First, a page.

Consider this combination of feminism and patriotism in Joyce Wieland’s famous O Canada lithograph of women’s mouths singing the national anthem. To make this print, Wieland put on greasy lipstick and pressed her lips onto a clean lithography stone, forming the syllables of O Canada.
[Above: Joyce Wieland, O Canada 1969, a lithograph in red on wove paper, National Gallery of Canada ]
-O Canada Animation (1970): The 71 mouths forming the words to the national anthem are embroidered in red lips and white teeth on cotton.
One of the country’s first, and best known, feminist artists, Wieland was indefatigable from the 1960s onward in the two endeavours that brought her fame: avant-garde feminist film-making and her experimental art. She is a Canadian art icon. She died in 1998 at the age of 66.
- Vancouver: Lights Out – Canadian Art in the 1960s (canadianartjunkie.com)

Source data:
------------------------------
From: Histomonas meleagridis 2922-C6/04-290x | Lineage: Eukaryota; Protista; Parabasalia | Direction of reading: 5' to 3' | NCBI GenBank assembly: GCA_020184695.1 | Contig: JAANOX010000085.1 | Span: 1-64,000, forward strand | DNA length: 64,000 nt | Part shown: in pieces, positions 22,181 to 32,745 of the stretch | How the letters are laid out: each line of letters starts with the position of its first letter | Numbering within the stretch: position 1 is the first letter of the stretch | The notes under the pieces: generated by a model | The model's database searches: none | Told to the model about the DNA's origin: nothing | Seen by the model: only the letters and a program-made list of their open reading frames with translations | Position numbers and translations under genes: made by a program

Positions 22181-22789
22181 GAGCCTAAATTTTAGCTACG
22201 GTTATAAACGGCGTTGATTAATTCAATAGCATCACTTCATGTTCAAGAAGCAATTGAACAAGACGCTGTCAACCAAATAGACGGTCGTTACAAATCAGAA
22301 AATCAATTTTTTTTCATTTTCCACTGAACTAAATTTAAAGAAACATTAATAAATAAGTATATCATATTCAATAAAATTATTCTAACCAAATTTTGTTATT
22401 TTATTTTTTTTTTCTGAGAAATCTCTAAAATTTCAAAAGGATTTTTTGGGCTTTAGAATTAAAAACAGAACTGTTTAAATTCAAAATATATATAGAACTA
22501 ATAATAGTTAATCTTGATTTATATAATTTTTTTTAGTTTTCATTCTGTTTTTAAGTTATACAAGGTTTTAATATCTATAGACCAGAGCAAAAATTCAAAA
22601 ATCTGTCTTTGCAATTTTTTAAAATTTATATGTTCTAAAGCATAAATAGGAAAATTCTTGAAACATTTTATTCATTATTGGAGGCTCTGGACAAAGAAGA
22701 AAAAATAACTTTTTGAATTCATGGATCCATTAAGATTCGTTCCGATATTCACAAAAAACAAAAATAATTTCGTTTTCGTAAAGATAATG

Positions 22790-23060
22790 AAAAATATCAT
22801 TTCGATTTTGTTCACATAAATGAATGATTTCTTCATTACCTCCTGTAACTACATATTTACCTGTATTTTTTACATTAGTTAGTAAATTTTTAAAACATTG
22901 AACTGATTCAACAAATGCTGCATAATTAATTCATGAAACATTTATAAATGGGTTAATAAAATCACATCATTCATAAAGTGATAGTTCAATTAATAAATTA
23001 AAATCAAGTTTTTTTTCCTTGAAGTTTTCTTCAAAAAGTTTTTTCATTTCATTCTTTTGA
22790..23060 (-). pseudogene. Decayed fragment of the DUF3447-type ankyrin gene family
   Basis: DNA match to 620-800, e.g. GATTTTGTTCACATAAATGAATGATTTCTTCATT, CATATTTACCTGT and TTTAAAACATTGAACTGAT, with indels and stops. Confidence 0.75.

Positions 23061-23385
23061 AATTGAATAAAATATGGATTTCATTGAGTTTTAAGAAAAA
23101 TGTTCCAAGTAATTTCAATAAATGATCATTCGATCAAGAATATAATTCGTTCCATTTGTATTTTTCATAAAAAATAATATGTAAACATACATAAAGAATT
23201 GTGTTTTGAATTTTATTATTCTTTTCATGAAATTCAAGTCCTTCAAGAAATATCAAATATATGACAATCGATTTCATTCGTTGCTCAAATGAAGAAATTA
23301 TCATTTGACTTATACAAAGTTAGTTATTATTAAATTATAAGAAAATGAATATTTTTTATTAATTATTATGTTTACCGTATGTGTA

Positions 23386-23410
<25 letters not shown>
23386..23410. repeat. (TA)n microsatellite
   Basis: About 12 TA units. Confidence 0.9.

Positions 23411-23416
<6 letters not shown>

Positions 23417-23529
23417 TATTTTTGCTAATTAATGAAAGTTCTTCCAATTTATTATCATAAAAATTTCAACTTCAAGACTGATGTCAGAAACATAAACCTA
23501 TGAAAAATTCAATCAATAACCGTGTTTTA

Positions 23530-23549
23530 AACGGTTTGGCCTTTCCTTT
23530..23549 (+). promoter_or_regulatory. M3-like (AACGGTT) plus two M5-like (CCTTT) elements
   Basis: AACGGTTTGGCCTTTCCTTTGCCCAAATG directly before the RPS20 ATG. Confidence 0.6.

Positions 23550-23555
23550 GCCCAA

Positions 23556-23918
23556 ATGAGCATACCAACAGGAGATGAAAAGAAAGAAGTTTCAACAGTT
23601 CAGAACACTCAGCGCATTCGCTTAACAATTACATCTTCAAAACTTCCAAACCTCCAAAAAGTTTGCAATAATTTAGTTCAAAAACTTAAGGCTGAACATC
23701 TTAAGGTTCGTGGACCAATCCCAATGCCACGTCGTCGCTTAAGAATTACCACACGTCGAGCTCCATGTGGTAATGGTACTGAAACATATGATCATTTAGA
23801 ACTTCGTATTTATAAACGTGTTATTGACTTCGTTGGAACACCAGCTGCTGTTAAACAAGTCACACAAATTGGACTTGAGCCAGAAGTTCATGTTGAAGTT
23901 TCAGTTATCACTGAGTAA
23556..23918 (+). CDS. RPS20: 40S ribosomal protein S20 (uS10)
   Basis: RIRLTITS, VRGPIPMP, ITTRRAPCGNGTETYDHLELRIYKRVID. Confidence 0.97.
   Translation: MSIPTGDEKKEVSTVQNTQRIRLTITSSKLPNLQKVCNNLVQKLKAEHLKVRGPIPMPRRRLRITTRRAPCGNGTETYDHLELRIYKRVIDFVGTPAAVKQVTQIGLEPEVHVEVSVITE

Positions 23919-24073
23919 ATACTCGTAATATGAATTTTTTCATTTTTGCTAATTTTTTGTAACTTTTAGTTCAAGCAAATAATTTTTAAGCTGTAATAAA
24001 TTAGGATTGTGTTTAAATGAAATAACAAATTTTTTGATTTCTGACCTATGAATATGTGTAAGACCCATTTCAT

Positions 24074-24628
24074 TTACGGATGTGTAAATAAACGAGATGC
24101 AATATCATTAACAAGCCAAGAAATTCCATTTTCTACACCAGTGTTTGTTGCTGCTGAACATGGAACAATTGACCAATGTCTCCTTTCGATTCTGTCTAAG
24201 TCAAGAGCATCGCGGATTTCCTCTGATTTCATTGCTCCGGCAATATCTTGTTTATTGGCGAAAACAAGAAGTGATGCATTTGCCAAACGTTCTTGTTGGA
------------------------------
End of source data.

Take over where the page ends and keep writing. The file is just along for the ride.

Categories: Culture, Printmaking
i’d never seen this. my first feeling is that the earlier, more spur of the moment version, with the lipstick works better. almost like animation.
it’d be neat to see it as a flip-the-pages type of animation.
(don’t know the actual term for this!)
thanks for honouring int’l woman’s day!!
Hi Michelle – Nice to hear from you again, and I love the flip-the-pages idea. She did a great many lips style works, so it probaby would be possible.
These are super cool.
I saw the original of the O Canada lithograph and it really is superb.